Food trucks thrive in hipster Portland – The Boston Globe

The black and bleu burger at Brunch Box.

Brooke Jackson-Glidden for The Boston Globe

The black and bleu burger at Brunch Box.

PORTLAND, Ore. — In the City of Roses, locals prefer to dine on their feet.

Along Oregon’s alternative-living metropolis, the scent of Mauritian specialties and Thai soups waft through bike-friendly streets. Throw a rock in any direction and you’re destined to hit a pop-up stove. Windows of Subaru-size shacks hide tiny kitchens, whose walls are covered with reviews from local papers. No trip to Portland is complete without midnight falafel or morning breakfast sandwiches.

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In downtown Portland, where most hotels and tourism thrive, there are two spots to find trucks: the block contained within Alder and Washington streets between SW 9th and 10th streets, and in the parking lot on 5th Street between Oak and Stark streets. A 10-minute walk away is the Portland State University neighborhood, where trucks are clustered on 4th and Hall streets.

On SW 10th and Alder, you’ll find an infinite loop of grilled cheese vendors and stir-fry stands. Chop Chop serves Chinese and generic Asian cuisine with classic fare like garlic chicken and pepper steak. Garlic chicken ($6.50) is a vegetable garden tossed with tender chicken breast. Ginger stews in a light garlic sauce that barely weighs down the stir fry, far from the typical gooey blanket of hoisin at Sichuan joints. Nevertheless, Chop Chop’s chicken is missing punchier flavors to stand up to its Vietnamese and Korean neighbors.

A falafel pita wrap at Wolf and Bear’s.

Brooke Jackson-Glidden for The Boston Globe

A falafel pita wrap at Wolf and Bear’s.

Heat junkies can find their fix in a surprising spot: The Grilled Cheese Grill’s jalapeno popper sandwich ($6.50) burns the right way, with a mound of fresh grilled chile cooled with a few smears of cream cheese. Tortilla chips inside add a crunch to mimic the buttery grilled sourdough (how on earth do they stay so crisp?), and a judicious sprinkle of Colby Jack stands up to the peppers without making the sandwich too rich. For what sounds like a heavy-duty dish, the jalapeno popper is almost too easy to eat.

Too bad the banh mi at Rua doesn’t follow suit. The Vietnamese sandwich with pork meatballs ($7), cucumber, pickled daikon and carrots, sriracha mayo, and cilantro, burrowed into a fluffy Pearl Bakery baguette, is almost all bread with flavorless fillings, even with the spicy mayo.

The city’s carts often host a handful of halal and falafel stands. Washington Street’s Wolf & Bear’s, two carts down from Rua, surpasses them all in flair and flavor. A mustachioed server griddles rather than deep-fries his house falafel ($7 and worth the price). Inside pita, these nutty, soft morsels join roasted bell pepper (a brilliant addition), grilled eggplant, tahini, hummus, mesclun, caramelized onions, and garbanzos, with a spicy jalapeno-sesame chutney on the side.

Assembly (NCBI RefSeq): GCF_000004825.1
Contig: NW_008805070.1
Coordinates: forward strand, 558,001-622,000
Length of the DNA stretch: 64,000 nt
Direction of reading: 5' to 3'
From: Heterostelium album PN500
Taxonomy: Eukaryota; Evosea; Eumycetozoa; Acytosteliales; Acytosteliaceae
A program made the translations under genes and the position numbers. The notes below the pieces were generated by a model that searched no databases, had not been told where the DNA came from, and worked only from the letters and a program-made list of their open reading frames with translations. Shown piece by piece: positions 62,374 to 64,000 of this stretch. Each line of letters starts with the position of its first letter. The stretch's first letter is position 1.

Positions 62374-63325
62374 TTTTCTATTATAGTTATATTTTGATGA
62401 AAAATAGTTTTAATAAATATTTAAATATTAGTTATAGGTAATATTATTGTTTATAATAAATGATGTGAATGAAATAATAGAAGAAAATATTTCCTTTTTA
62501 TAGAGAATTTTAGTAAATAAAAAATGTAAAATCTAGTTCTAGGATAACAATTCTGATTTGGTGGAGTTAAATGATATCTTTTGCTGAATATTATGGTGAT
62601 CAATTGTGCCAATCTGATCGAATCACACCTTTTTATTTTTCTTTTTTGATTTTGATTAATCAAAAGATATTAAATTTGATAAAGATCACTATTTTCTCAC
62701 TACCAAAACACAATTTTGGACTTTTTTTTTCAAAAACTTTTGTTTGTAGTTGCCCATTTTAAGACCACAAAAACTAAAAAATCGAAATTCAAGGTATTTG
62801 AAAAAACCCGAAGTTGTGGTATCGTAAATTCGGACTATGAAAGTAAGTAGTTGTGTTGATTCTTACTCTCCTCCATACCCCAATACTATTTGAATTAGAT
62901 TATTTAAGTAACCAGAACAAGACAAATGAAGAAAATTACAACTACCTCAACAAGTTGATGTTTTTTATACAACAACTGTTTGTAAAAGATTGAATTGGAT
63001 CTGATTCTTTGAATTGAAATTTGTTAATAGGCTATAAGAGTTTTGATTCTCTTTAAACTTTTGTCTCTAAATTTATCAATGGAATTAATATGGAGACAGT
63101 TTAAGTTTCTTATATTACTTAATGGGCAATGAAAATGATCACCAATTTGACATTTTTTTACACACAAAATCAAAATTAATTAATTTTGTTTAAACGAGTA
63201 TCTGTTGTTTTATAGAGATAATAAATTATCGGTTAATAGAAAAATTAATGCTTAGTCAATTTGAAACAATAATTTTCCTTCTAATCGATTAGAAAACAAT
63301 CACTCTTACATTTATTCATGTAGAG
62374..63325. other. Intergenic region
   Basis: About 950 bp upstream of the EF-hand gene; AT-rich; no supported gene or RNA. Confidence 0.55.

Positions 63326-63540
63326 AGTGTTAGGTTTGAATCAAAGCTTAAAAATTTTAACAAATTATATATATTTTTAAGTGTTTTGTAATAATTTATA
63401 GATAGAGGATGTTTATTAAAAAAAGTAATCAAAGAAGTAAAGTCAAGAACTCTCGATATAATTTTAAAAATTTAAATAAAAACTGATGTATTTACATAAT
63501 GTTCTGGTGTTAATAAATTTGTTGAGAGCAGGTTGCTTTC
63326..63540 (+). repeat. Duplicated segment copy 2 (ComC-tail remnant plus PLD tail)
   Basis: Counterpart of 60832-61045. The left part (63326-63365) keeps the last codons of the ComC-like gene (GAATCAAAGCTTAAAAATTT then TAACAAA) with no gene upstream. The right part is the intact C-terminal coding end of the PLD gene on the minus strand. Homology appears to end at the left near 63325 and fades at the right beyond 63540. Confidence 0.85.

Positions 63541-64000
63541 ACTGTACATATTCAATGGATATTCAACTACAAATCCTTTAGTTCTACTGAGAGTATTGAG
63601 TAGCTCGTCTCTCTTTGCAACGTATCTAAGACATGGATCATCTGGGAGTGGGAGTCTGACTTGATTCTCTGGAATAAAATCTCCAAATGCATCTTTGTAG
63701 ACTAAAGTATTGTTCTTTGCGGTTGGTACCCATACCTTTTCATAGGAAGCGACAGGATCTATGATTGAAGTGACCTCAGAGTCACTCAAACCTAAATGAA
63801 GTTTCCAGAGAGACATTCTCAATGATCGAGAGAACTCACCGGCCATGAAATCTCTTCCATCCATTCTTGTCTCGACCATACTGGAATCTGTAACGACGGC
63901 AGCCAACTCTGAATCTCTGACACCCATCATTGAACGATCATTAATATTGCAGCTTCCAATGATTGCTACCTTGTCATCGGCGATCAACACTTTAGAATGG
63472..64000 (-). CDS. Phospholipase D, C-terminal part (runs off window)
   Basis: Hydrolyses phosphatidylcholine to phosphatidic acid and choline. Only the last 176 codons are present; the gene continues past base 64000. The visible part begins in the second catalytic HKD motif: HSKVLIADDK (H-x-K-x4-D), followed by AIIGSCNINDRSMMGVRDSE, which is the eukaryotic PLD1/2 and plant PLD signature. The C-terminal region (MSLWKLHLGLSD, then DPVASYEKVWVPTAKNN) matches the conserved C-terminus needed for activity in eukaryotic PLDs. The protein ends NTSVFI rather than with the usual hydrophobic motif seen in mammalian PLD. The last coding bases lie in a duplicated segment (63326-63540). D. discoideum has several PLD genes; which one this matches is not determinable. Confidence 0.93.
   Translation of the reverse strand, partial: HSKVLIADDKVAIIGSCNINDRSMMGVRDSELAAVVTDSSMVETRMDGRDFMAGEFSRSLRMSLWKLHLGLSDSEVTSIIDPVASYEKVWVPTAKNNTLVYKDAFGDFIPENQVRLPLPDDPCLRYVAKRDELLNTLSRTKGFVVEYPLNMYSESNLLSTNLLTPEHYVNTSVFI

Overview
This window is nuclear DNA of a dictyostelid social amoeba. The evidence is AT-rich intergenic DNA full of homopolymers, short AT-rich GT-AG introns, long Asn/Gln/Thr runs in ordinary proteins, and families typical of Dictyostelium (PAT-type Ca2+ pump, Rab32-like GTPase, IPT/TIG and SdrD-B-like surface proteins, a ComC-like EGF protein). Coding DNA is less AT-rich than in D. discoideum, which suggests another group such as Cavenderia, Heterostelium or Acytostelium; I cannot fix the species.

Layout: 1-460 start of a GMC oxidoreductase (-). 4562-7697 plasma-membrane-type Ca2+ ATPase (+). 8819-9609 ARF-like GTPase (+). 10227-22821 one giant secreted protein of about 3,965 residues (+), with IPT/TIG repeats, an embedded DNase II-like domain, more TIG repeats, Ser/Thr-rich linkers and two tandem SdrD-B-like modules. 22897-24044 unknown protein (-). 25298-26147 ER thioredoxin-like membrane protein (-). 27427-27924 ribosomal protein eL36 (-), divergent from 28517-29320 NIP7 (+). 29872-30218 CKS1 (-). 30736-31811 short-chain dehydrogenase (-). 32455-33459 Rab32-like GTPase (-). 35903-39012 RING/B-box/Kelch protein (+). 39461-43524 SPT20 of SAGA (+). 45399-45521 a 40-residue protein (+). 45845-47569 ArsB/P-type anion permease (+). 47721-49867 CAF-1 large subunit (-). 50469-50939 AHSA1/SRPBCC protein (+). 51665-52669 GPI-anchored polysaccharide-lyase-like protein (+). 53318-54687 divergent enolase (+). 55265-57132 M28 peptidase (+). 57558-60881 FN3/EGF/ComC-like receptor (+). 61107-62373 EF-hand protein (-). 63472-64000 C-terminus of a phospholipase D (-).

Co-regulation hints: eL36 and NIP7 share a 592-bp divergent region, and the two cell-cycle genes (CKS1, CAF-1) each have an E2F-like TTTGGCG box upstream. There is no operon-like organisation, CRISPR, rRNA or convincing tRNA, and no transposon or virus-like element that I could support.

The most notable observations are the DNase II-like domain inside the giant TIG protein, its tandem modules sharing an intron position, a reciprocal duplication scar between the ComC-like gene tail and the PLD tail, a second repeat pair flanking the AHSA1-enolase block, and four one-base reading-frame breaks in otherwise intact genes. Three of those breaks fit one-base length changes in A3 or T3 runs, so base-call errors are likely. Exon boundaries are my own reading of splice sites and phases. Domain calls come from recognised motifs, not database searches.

In the second section of street food on 5th Street, sandwiches continue to shine. The burger cart Brunch Box’s inventive flavor combinations draw diners. Thai bacon burger, with a slab of pineapple, bacon, chiles, and peanut sauce, manages to balance spice, textures, acids, and fats, though the meat itself falls short. A higher quality beef would make this burger extraordinary; instead, the greasy, flavorless patty distracts from the clever toppings.

Around the corner down Stark, Tabor serves an array of Czech specialties and its Schnitzelwich ($8, or $5 for half) draws accolades. A crispy slab of breaded and fried pork or chicken rests on a saucy bed of horseradish (which should be stronger) and ajvar, a relish of paprika, eggplant, and red peppers.

Pork meatball banh mi at Rua.

Brooke Jackson-Glidden for The Boston Globe

Pork meatball banh mi at Rua.

The Portland State University trucks are the ones where locals go. Nong’s Khao Man Gai may be the most sought after truck, with a number of locations around the city and only one real menu item. “Chicken and rice. That’s all we do,” announces Nong’s website. The white or dark meat in chicken and rice ($8) is poached and served with a fragrant, gingery soy sauce, the rice, and a bland cup of chicken broth. (Is this the poaching liquid? If so, why isn’t it more aromatic?)

Portland Soup Company lords over the block. Bowls change with the seasons ($4 for a cup and $6 for a bowl), and in the chill of a Pacific winter, a silky tomato Reggiano soup delights the university-goers and locals. A Spanish chorizo stew is creamy with yellow split peas, and the robustness of the sausage goes well with the hearty kale. Red yam curry is comfortably spicy and sweet.

Students and businessmen perch on benches, concrete partitions, bike stands, and trash cans. Hunched over dripping boxes and wrapped snacks, Portlanders settle into urban spaces. They eat standing up. But no one seems to mind.

Chop Chop

900-936 SW Washington St.; 503-998-0407

The Grilled Cheese Grill

SW 10th & Alder; 503-206-8959;


902 SW Washington St.; 971-258-2975;

Wolf & Bear’s

SW 10th Street & Alder Street; 503-810-0671;

Brunch Box

SW 5th Street & Stark Street; 503-477-3286;


SW 5th Street & Stark Street; 503-997-5467

Nong’s Khao Man Gai

411 SW College St.; 503-432-3286;

Portland Soup Company

1941 SW 4th Ave.; 503-987-0217;

Brooke Jackson-Glidden can be reached at [email protected]